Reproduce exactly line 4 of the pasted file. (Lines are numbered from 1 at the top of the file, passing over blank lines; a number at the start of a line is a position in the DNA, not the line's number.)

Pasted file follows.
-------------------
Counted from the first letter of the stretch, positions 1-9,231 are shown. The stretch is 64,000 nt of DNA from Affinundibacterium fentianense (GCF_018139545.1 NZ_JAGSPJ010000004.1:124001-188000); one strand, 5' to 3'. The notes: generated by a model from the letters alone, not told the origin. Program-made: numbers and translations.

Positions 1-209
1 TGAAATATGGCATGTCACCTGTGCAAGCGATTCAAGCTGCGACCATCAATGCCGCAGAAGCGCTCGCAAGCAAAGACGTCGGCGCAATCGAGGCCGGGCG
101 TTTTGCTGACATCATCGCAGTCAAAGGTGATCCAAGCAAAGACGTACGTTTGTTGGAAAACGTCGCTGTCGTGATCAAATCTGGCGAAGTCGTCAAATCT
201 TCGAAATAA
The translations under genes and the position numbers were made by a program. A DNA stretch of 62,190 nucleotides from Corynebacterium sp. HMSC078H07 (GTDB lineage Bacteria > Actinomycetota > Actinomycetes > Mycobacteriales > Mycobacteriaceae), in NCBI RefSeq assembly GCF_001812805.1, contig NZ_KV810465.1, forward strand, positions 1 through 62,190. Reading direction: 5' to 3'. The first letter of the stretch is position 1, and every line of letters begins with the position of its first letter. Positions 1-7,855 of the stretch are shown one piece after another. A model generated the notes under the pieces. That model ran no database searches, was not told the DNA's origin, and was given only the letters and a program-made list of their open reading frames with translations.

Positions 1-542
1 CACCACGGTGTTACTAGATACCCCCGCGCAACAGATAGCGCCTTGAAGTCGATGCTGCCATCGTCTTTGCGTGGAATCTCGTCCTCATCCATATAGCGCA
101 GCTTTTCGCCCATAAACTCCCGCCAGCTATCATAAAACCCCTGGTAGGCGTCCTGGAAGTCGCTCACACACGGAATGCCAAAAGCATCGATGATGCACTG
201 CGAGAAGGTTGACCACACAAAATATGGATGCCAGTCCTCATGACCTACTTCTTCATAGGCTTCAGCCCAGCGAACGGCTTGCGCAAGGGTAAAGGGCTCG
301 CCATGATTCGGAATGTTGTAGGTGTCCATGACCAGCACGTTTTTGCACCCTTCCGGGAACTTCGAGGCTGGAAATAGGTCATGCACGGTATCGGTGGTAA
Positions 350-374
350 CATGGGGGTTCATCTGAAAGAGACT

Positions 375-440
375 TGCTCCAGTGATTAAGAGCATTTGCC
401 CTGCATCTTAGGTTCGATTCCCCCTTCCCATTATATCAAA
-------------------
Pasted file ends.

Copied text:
101 TTTTGCTGACATCATCGCAGTCAAAGGTGATCCAAGCAAAGACGTACGTTTGTTGGAAAACGTCGCTGTCGTGATCAAATCTGGCGAAGTCGTCAAATCT